Police make drug trafficking bust with bags clearly labeled.
Two Florida men have been arrested for possession of a pair of packages distinctly labeled “BAG FULL OF DRUGS.” Ian Christian Simmons and Joshua Michael Reinhardt, both 34, were arrested by Santa Rosa County Sheriff’s deputies when the traffickers were pulled over by Florida Highway Patrol after speeding at 95 on the interstate with the clearly labeled contents. According to the police report, Reinhardt was also wanted on a felony warrant for probation violation.
The officer who pulled over the men searched the vehicle with the K-9 Unit and found an estimated 75 grams of methamphetamine, 1.36 kilograms of the date-rape drug GHB, 1 gram of cocaine, 3.6 grams of fentanyl, 15 MDMA tablets and drug paraphernalia inside. Posting about the arrest on Facebook, the Santa Rosa County Sheriff’s Office wrote alongside a photo of the BAGS FULL OF DRUGS, “Note to self- do not traffic your illegal narcotics in bags labeled “Bag Full of Drugs”. Our K-9’s can read.”
Simmons and Reinhardt were charged with trafficking the methamphetamine and GHB, three counts of possession of a controlled substance, and possession of drug paraphernalia. They booked into the Santa Rosa County Jail without chance for bond.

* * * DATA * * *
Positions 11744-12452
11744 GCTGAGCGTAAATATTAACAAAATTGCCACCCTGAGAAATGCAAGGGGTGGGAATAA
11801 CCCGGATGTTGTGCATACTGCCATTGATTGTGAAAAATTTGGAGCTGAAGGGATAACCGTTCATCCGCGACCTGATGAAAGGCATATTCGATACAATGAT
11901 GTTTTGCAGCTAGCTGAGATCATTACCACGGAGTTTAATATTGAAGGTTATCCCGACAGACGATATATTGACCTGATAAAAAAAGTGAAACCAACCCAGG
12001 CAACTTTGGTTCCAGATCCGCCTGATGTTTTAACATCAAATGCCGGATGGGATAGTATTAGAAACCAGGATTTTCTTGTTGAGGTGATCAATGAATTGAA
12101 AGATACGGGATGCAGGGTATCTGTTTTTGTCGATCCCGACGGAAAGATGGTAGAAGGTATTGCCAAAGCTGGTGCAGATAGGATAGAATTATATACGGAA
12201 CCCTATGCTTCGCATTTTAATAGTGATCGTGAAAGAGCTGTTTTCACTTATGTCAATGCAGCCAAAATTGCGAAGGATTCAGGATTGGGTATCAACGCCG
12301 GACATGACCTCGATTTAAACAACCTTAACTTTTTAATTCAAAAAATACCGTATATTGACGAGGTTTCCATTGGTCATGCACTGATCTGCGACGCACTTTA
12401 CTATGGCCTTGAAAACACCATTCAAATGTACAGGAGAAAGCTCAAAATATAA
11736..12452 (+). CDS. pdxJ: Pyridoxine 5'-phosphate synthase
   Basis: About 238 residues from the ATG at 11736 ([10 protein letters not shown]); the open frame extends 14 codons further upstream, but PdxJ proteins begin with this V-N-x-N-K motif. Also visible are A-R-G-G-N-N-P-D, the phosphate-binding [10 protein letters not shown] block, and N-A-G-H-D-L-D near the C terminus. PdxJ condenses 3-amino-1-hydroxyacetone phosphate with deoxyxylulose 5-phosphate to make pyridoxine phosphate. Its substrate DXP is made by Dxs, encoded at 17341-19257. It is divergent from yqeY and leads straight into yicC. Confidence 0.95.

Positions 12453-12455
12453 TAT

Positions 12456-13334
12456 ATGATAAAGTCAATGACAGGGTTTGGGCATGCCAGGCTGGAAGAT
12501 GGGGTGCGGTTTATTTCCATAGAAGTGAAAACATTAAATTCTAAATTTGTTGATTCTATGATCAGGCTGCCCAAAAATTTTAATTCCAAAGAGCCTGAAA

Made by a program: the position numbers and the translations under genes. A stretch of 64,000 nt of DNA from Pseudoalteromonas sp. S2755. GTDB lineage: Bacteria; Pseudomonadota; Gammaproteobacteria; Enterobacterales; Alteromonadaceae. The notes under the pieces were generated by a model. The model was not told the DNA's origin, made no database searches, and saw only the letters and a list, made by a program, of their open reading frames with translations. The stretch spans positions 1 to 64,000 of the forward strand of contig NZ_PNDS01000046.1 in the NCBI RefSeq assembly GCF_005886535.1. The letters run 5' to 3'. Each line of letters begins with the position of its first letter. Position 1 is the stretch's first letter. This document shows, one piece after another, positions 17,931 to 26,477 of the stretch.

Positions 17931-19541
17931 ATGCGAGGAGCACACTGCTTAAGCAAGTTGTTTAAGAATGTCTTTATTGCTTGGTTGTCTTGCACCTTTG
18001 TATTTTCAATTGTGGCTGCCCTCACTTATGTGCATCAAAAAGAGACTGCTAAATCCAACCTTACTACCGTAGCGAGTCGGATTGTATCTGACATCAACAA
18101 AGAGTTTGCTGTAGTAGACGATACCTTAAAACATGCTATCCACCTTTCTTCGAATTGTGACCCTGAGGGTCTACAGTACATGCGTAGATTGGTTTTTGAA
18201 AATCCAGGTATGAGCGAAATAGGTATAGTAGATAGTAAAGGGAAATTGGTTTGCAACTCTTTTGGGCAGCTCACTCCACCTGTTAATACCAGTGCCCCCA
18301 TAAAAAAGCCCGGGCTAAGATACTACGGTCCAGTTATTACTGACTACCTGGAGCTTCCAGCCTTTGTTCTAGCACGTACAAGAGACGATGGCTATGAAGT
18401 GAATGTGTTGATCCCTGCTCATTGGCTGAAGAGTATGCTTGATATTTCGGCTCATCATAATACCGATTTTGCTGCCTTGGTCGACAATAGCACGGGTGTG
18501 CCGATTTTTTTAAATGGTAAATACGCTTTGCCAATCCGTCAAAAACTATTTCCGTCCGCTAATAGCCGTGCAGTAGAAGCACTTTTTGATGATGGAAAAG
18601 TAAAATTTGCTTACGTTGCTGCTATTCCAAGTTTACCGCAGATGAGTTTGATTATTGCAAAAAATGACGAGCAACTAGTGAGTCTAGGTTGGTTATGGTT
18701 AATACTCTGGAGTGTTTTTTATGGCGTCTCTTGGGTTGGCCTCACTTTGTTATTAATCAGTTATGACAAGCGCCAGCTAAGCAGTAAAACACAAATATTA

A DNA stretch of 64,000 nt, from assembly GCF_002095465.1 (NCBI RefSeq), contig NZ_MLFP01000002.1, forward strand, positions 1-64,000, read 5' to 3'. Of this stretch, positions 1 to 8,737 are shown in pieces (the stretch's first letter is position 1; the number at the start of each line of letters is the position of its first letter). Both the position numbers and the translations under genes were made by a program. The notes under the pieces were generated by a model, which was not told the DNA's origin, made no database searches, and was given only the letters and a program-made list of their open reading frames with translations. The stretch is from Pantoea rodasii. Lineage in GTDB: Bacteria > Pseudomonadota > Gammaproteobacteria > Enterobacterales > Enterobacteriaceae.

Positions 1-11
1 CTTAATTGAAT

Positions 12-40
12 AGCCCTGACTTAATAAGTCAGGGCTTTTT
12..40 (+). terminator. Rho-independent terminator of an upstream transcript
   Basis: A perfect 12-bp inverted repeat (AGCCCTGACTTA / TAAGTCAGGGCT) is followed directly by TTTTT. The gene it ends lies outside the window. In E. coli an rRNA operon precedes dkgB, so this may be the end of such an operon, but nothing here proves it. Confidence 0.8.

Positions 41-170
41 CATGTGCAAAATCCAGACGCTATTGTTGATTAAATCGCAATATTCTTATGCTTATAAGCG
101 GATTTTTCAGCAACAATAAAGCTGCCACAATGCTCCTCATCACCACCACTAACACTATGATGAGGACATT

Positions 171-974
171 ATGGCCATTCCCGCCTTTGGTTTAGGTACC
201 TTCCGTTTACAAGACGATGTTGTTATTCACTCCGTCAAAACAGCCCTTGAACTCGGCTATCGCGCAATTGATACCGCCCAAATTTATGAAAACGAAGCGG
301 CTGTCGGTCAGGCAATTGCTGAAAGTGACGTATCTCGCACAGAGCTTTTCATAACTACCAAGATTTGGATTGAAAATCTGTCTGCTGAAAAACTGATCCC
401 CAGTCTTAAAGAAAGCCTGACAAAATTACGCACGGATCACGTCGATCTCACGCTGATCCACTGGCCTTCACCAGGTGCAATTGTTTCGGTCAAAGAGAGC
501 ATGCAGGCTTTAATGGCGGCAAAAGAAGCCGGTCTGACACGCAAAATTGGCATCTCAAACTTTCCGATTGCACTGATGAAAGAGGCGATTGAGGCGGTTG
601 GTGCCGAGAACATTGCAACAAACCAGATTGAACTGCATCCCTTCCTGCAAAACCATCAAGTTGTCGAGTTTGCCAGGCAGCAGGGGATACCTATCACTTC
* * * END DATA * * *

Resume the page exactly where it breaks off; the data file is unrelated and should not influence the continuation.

In other drug trafficking news this month, Pennsylvania Attorney General Josh Shapiro announced a year-long investigation has resulted in the arrests of 32 people and the largest ever seizure of meth. Shapiro, joined by Blair County District Attorney Rich Consiglio and Altoona Police Department Chief Janice Freehling, held a press conference discussing the bust at the Blair County Courthouse.
Shapiro addressed the crowd saying that wiretapping and a lengthy grand jury investigation were responsible for the capture of the traffickers in the drug ring. Over just a one-week span of the investigation, authorities said they seized about 12,000 doses of meth totaling over $300,000. In one year, the meth operation trafficked 94,000 doses.
“Blair County and much of rural Pennsylvania is suffering under the drug crisis being fueled by organizations like those taken down today,” Shapiro said. “These individuals sold thousands of dollars in addictive, life-altering drugs, sometimes in the presence of children. They did not consider how their actions would ravage the lives of their loved ones, their neighborhoods, communities like Altoona, Hollidaysburg and East Freedom, and families all across Pennsylvania.”
According to the U.S. Justice Department’s release, “For all defendants, the law provides for a maximum total sentence of up to life imprisonment, a fine of not more than $10,000,000, or both.”
The Federal Bureau of Investigation led the multi-agency investigation of this case, which also included the Bureau of Alcohol Tobacco Firearms and Explosives, Allegheny County Adult Probation, Allegheny County Police Department, Allegheny County Sheriff’s Office, Pennsylvania Attorney General’s Office Bureau of Narcotics, Pittsburgh Bureau of Police, and the Wilkinsburg Police Department. Other assisting agencies include the Green Tree Police Department, New York City Police Department, Mount Oliver Police Department, Pennsylvania State Police, Yonkers Police Department, United States Marshals Fugitive Task Force, and the United States Postal Inspection Service.